Residential Metal Roofing Executive Report is published twice a month and it is full of help in marketing, selling, and installing metal roofing. I write many of the articles for it. You can subscribe free online at www.executive-report.com.
Metal Construction Association has many great articles and links and technical papers available at metalconstruction.org.
Metal Roofing Alliance has great links to leading manufacturers, as well as good information on the benefits of metal roofing. The website is metalroofing.com
An event held each year in March now focuses just on residential metal roofing, bringing together contractors and speakers from across the country for inspiration, sharing of best practices, and networking. Called the Metal Roofing Summit, the website is www.metalroofingsummit.com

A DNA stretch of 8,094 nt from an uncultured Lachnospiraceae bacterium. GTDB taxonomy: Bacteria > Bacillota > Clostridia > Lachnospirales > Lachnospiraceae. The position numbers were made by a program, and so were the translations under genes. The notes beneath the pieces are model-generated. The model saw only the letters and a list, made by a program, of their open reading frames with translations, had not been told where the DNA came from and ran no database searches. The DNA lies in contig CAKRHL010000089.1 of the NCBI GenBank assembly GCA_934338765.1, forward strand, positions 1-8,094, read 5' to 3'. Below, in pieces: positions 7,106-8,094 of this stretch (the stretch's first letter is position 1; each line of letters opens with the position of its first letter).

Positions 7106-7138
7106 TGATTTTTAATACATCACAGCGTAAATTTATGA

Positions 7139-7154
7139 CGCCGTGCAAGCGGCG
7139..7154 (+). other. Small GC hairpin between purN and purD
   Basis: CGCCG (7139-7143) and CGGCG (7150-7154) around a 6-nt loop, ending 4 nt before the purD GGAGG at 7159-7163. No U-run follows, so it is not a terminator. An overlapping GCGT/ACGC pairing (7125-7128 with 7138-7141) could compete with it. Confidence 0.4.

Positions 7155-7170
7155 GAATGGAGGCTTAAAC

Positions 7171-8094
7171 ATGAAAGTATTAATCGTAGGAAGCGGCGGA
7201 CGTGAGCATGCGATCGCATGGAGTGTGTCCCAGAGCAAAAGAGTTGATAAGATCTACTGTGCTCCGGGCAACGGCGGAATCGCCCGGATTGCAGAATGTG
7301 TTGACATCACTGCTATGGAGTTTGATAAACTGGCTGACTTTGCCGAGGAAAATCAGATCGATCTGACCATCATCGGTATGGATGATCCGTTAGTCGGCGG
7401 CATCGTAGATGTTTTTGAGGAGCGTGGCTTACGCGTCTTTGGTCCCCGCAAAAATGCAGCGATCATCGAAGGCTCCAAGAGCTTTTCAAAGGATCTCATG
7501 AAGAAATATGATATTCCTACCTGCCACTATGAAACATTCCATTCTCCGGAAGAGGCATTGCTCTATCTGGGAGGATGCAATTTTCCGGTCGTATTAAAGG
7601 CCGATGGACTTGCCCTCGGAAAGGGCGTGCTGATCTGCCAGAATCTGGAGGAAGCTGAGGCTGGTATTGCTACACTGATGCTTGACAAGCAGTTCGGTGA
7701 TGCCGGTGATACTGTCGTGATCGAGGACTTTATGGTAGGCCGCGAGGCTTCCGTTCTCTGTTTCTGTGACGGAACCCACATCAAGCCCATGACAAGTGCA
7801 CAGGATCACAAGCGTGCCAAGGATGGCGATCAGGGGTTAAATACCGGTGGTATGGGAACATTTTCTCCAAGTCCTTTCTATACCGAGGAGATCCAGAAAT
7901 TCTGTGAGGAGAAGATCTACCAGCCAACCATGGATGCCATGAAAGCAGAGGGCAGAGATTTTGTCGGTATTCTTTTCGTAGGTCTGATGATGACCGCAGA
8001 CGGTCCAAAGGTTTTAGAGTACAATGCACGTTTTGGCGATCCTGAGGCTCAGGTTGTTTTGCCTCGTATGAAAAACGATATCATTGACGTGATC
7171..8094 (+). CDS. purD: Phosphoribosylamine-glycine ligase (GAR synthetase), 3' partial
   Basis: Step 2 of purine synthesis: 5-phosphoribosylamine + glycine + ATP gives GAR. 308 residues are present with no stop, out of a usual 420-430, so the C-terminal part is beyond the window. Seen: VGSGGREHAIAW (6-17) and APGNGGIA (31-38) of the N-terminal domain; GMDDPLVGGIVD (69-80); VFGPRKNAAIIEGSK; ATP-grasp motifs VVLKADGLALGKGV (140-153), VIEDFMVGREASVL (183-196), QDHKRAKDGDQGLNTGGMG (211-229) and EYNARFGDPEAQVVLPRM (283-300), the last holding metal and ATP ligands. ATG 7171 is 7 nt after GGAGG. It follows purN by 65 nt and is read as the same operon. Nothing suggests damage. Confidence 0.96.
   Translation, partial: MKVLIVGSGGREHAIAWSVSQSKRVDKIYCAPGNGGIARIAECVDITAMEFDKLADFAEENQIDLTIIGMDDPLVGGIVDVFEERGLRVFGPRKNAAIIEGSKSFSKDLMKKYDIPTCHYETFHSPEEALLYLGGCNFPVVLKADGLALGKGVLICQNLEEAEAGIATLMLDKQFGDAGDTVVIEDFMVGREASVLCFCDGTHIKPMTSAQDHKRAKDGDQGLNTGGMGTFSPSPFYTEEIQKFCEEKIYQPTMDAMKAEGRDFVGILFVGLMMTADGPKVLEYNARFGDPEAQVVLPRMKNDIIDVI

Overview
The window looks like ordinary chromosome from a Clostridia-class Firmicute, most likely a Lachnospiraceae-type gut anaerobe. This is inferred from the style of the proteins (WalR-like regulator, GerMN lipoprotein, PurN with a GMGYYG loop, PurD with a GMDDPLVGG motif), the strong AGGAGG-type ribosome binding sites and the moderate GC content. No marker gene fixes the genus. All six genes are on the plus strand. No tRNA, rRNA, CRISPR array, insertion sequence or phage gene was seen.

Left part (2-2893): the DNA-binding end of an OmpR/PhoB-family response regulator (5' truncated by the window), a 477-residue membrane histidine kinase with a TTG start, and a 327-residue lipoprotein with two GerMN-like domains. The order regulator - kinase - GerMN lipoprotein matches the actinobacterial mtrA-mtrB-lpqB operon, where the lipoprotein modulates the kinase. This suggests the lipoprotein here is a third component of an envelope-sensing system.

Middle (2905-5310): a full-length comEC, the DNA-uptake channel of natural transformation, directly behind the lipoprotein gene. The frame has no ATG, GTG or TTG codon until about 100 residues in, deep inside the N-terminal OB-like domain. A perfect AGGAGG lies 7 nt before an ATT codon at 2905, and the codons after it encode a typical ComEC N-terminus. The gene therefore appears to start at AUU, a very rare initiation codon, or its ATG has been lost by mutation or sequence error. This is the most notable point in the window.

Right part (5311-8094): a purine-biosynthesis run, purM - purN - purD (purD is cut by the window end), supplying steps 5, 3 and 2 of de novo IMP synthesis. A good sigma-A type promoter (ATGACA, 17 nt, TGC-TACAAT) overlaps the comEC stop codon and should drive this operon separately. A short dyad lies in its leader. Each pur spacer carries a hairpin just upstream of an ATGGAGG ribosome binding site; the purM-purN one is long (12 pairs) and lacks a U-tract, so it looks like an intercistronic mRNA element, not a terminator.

My company also does training for metal roofing contractors, both for sales and installation. You can find information on those opportunities at www.midyeartraining.com and www.Isaiahindustries.com. As you connect with other manufacturers, you will find that they offer training opportunities as well.
Finally, please do not hesitate to contact me. I am always happy to answer questions, or even get involved in helping you market and sell successful metal roofing projects. You can reach me through my website at asktoddmiller.com and you can email me at email@example.com.